Set personal and professional technology exploration goals that help you become familiar with tools that you can integrate into your teaching at your own pace. Model learning for your students by embracing opportunities to explore new technologies or new ways to use technologies already in your toolbox. 

2. Learn with your students.
Know that you never have to fully mastered a tool and all of its functions before using it. Don’t be afraid to introduce a tool and have the class explore it with you. 

3. Learn from your students.
Look at the tools students are using and that surround you in the social arena, and imagine ways they can be used to teach and learn in your classroom setting. As a teacher, you have the advantage of the pedagogical lens. Use that to see the new tools through from the perspective of education. Also, allow your students help you see new uses and purposes for tools in the classroom as well as in learning situations outside of the classroom.

5. Roll with it

Stuff happens. Adopting a flexible approach to technology in the classroom will help you achieve your goals in teaching and not go crazy doing so.  Be sure to have contingency plans for your technology use in the classroom. Never let a technology glitch ruin your lesson. Develop a range of responses to possible technology problems by having alternative plans, from the highest of high-tech to the totally unplugged. Also, keep an open mind when using technology to see both the flaws in and the promise of tools that you are using. Open your mind to possibilities that a tool you thought was perfect for one context might reveal aspects of use that make it better in another context that you had not previously considered. Model for your students a healthy engagement with technology that doesn’t reveal frustration, irritation, or despondency when things don’t go exactly as planned. Remember, the way you respond to technology in the classroom might teach your students more than you want them to learn.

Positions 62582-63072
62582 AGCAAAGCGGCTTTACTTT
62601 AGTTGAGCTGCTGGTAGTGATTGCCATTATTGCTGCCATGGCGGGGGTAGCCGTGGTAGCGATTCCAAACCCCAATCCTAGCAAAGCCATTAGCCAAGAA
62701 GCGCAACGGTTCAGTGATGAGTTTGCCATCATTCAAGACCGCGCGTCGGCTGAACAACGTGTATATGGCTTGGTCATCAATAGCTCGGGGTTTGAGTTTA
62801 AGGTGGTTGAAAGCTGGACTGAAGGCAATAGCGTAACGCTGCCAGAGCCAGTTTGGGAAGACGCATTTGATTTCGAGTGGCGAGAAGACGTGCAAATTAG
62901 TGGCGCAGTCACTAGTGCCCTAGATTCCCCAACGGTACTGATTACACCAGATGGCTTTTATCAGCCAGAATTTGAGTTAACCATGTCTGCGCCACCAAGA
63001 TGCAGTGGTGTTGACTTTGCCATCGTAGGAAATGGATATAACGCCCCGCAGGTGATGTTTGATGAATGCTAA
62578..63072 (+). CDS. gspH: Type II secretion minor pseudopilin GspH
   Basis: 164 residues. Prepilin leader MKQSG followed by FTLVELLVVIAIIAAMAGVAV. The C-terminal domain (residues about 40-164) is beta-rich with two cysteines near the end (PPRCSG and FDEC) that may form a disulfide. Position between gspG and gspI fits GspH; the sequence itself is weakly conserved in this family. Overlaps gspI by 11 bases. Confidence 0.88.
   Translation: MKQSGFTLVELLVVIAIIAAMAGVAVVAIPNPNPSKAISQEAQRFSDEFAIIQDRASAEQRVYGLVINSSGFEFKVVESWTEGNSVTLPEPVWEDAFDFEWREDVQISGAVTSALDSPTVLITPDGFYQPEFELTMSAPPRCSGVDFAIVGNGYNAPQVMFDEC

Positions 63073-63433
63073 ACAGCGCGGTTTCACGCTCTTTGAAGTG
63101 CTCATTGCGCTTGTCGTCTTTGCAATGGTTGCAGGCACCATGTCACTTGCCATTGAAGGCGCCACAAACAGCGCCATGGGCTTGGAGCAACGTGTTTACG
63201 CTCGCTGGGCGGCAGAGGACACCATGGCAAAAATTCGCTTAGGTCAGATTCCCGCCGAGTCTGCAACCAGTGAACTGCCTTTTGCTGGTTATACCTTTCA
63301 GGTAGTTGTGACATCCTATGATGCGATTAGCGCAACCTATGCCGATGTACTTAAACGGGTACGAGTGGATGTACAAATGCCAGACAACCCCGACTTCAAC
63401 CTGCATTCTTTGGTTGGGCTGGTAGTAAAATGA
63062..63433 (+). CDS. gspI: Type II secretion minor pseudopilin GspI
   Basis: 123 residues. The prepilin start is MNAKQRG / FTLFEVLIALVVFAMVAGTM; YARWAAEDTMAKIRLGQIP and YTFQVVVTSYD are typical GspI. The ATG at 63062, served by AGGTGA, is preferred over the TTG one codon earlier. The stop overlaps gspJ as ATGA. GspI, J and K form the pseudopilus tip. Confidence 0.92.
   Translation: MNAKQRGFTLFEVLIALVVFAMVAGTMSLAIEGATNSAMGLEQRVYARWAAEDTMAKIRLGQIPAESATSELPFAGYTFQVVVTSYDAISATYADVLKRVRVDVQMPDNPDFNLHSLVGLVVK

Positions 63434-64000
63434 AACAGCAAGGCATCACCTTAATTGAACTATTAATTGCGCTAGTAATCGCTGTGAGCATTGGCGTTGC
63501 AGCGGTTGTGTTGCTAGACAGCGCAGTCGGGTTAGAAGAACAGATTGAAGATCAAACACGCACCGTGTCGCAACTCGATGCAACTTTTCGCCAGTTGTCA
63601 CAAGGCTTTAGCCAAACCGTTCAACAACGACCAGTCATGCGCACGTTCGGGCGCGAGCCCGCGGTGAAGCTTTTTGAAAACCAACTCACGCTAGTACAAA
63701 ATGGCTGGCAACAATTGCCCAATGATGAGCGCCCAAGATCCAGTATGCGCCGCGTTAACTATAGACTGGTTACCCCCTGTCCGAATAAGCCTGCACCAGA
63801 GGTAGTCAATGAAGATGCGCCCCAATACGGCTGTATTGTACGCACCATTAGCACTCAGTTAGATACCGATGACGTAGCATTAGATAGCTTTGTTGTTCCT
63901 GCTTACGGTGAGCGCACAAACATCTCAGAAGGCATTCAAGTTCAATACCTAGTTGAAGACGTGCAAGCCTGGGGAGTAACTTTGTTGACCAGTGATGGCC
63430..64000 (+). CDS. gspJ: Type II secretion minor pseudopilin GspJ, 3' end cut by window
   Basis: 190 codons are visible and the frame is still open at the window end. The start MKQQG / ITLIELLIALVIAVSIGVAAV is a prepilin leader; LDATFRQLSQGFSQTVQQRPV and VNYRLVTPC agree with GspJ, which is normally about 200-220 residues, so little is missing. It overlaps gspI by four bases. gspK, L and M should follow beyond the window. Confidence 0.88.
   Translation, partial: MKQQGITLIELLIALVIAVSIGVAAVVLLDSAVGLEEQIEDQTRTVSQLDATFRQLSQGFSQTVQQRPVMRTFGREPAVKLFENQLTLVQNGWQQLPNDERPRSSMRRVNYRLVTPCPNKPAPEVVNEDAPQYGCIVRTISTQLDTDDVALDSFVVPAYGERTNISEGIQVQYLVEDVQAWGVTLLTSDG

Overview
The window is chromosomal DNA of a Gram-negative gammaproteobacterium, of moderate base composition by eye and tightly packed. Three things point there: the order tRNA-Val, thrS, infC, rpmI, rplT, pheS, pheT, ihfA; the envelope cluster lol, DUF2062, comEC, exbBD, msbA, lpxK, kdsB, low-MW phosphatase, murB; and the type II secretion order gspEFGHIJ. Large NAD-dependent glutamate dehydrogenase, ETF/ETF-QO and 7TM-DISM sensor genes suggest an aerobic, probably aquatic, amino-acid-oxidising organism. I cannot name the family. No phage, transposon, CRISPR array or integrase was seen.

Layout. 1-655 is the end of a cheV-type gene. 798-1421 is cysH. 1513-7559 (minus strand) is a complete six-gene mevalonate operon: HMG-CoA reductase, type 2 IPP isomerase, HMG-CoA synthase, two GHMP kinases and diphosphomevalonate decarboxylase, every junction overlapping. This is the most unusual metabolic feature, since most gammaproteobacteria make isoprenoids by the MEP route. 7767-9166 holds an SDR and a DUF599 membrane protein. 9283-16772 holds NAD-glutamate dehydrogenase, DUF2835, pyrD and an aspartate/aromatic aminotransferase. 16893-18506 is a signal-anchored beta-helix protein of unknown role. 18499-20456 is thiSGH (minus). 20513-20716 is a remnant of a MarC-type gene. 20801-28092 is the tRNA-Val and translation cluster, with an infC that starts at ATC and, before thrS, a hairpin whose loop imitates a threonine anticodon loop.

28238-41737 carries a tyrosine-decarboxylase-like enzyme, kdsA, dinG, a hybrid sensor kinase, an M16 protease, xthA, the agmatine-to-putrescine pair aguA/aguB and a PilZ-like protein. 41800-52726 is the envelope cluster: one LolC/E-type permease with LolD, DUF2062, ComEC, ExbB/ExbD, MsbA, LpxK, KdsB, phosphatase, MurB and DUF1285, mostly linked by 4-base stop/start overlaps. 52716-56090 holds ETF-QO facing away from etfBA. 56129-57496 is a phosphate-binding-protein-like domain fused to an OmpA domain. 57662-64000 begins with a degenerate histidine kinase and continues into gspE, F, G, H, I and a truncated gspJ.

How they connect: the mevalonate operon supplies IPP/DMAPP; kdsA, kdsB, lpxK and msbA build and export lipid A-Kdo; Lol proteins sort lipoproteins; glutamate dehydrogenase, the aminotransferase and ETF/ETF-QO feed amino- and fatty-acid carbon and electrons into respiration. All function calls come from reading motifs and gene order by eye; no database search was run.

Learn More About:

Exploring Functionality with Technology:

Social bookmarks, media, and management:


Inan, F., & Lowther, D. (2010). Factors affecting technology integration in K-12 classrooms: a path model. Educational Technology Research and Development, 58(2), 137-154.

Ottenbreit-Leftwich, A. T., Glazewski, K. D., Newby, T. J., & Ertmer, P. A. (2010). Teacher value beliefs associated with using technology: addressing professional and student needs. Computers & Education, 55(3), 1321-1335.

Straub, E. T. (2009). Understanding technology adoption: Theory and future directions for informal learning. Review of Educational Research, 79(2), 625-649. 

Taylor, D. S. (2004). Technology acceptance increasing new technology use by applying the right messages. Performance Improvement, 43(9), 21-26.